Steven Puhallo, Jordan Carr, and Taylor Verrall, members of Rishi Sharma’s campaign team, show their solidarity with Sharma (second from right) after an unidentified man hurled racial slurs at him Saturday. Puhallo and Verrall were also present during the incident Saturday night at the corner of Marigold Road and Interurban Road. (Wolf Depner/News Staff)

Steven Puhallo, Jordan Carr, and Taylor Verrall, members of Rishi Sharma’s campaign team, show their solidarity with Sharma (second from right) after an unidentified man hurled racial slurs at him Saturday. Puhallo and Verrall were also present during the incident Saturday night at the corner of Marigold Road and Interurban Road. (Wolf Depner/News Staff)

BC Liberal candidate in Saanich South attacked with racial slurs

Rishi Sharma was putting up election signs when incident happened Saturday night

Saanich police continue to investigate an incident during which a Caucasian male hurled racial slurs at the candidate running for the BC Liberals in the riding of Saanich South.

Public relations officer Const. Markus Anastasiades said police are investigating the incident, reported Saturday evening. Rishi Sharma said he waas working with his brother Muneesh, putting up election signs at the corner of the Interurban Road and Marigold Road along with three Caucasian men, when a man accompanied by a woman hurled racial slurs at them.

“Anyone with information is asked to contact the Saanich Police,” said Anastasiades, who declined to comment on how many tips police received so far.

The incident has made provincial news and prompted questions about the political climate in British Columbia.

Sharma fears the current political climate in the United States has encouraged what he described as a “traumatizing” event.

“There are a lot of people paying attention to what is happening down south,” he said. “I think there is a lot of liberation for those who have hate to be able to communicate that hate. Particularly, when we are going through COVID-19 and the high anxiety and the stress of being stuck in your home and the fear, I think people are at a boiling point and this is where we really need to pay attention to those types of issues. There is just this freedom for hate right now.”

Sharma made those comments Sunday morning just hours after a man accosted the long-time Saanich resident and member of the Punjabi community. Two members of Sharma’s campaign team (Steven Puhallo and Taylor Verrall) and nearby resident John Juricic were with Sharma and his brother. The five men were working on election signs when the man pulled up in his vehicle.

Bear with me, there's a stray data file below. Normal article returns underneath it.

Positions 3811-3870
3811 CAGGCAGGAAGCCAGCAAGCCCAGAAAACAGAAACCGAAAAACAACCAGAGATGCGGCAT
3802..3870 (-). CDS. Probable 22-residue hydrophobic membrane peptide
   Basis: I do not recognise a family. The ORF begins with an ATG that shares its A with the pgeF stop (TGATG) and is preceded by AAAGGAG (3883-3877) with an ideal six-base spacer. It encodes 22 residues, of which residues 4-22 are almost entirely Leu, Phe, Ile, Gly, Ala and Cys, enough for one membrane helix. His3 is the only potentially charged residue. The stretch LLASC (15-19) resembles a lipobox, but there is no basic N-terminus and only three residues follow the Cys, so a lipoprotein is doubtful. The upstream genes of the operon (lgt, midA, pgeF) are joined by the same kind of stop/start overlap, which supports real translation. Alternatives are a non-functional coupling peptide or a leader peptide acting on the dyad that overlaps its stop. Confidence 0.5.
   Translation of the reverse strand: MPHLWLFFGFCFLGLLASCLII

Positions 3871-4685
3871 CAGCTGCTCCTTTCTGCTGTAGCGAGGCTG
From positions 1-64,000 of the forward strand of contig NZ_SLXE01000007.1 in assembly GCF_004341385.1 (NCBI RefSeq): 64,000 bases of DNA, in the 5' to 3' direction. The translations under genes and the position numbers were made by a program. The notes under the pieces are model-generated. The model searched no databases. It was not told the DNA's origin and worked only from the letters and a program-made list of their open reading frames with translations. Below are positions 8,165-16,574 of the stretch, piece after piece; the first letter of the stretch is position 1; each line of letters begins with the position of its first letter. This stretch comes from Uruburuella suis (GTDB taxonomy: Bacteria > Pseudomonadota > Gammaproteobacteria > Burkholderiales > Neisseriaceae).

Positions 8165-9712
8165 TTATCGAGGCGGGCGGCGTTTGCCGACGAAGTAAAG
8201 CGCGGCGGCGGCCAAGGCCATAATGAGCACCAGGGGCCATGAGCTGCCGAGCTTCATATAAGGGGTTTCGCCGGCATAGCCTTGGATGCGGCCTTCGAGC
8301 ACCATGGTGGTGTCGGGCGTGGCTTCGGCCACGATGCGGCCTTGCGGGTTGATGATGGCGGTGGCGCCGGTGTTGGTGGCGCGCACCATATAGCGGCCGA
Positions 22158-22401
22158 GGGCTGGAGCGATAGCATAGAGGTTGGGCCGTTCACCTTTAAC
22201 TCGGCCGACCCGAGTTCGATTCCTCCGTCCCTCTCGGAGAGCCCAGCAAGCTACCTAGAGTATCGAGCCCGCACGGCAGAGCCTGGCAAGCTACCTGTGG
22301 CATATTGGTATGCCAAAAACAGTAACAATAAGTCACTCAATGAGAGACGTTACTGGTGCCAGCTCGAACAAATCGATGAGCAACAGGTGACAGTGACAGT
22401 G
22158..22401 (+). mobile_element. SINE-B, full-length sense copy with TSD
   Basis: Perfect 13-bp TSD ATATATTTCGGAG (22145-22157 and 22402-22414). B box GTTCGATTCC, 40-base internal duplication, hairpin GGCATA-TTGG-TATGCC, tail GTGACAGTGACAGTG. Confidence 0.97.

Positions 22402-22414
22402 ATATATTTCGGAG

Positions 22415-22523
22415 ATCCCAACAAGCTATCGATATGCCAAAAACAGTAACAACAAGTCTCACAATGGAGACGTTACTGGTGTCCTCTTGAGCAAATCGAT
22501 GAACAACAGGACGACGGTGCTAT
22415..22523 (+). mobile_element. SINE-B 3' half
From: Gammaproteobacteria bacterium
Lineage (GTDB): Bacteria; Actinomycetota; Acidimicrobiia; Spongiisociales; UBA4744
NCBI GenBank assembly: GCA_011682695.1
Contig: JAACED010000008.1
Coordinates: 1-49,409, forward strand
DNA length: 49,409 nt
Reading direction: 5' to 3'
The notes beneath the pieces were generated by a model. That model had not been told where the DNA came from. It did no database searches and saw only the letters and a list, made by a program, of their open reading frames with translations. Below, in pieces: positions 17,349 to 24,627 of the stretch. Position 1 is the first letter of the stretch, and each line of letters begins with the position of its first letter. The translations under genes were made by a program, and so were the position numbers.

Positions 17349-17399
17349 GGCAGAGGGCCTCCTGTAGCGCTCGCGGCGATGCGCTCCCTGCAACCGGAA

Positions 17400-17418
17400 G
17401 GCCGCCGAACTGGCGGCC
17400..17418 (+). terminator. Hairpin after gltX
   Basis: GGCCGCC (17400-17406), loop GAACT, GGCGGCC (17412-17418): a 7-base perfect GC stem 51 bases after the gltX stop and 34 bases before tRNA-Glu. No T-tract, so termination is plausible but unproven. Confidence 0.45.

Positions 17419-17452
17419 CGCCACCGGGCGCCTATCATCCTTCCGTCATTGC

“He was cursing, ‘you [expletive] East Indians, you guys are brutal, you guys are dumb,’” said Sharma. “It was pure hate, it was pure anger coming out of this guy. This was pure hate and anger towards East Indians, as he said.” The man also accused Indo-Canadians of being “worse than the Hell’s Angels” during the incident that lasted about a minute, said Sharma.

“I was not threatened by him,” he said. “I was threatened by the situation and what the outcome could have been. Somebody could have been seriously hurt.”

For Sharma, Saturday’s incident was not unfamiliar.

“My brother and I knew exactly what was happening… it was racial slurs,” he said.

What followed was a “pretty shocking, heartfelt, vulnerable conversation” about the incident among members of Rishi’s party. “Those who I was with had never experienced that before,” he said. “Everyone was ‘what the hell just happened,’ and I said, ‘it happens a lot.’”

RELATED: Horgan attempts to clarify ‘I don’t see colour’ debate answer with Twitter post

Sharma said he has been trying to raise awareness about equity, diversity, and inclusion. “If elected, I want to have an [equity] lens on every piece of legislation and policy coming forward,” he said.

“I don’t know why it happened to me, but it did and it was very unfortunate and shocking, considering all the way we have been trying to do to get rid of this garbage behaviour.”

Sharma described the man as a Caucasian man in his early 30s with brown hair and standing about 6’1” wearing a red or orange jacket with an unshaven appearance. He also wore a black bandana around his face, said Sharma, who described the man’s vehicle as a red car with four doors.

Sharma said the group did not the catch man’s licence plate.


Do you have a story tip? Email: vnc.editorial@blackpress.ca.

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wolfgang.depner@peninsulanewsreview.com

BC Votes 2020

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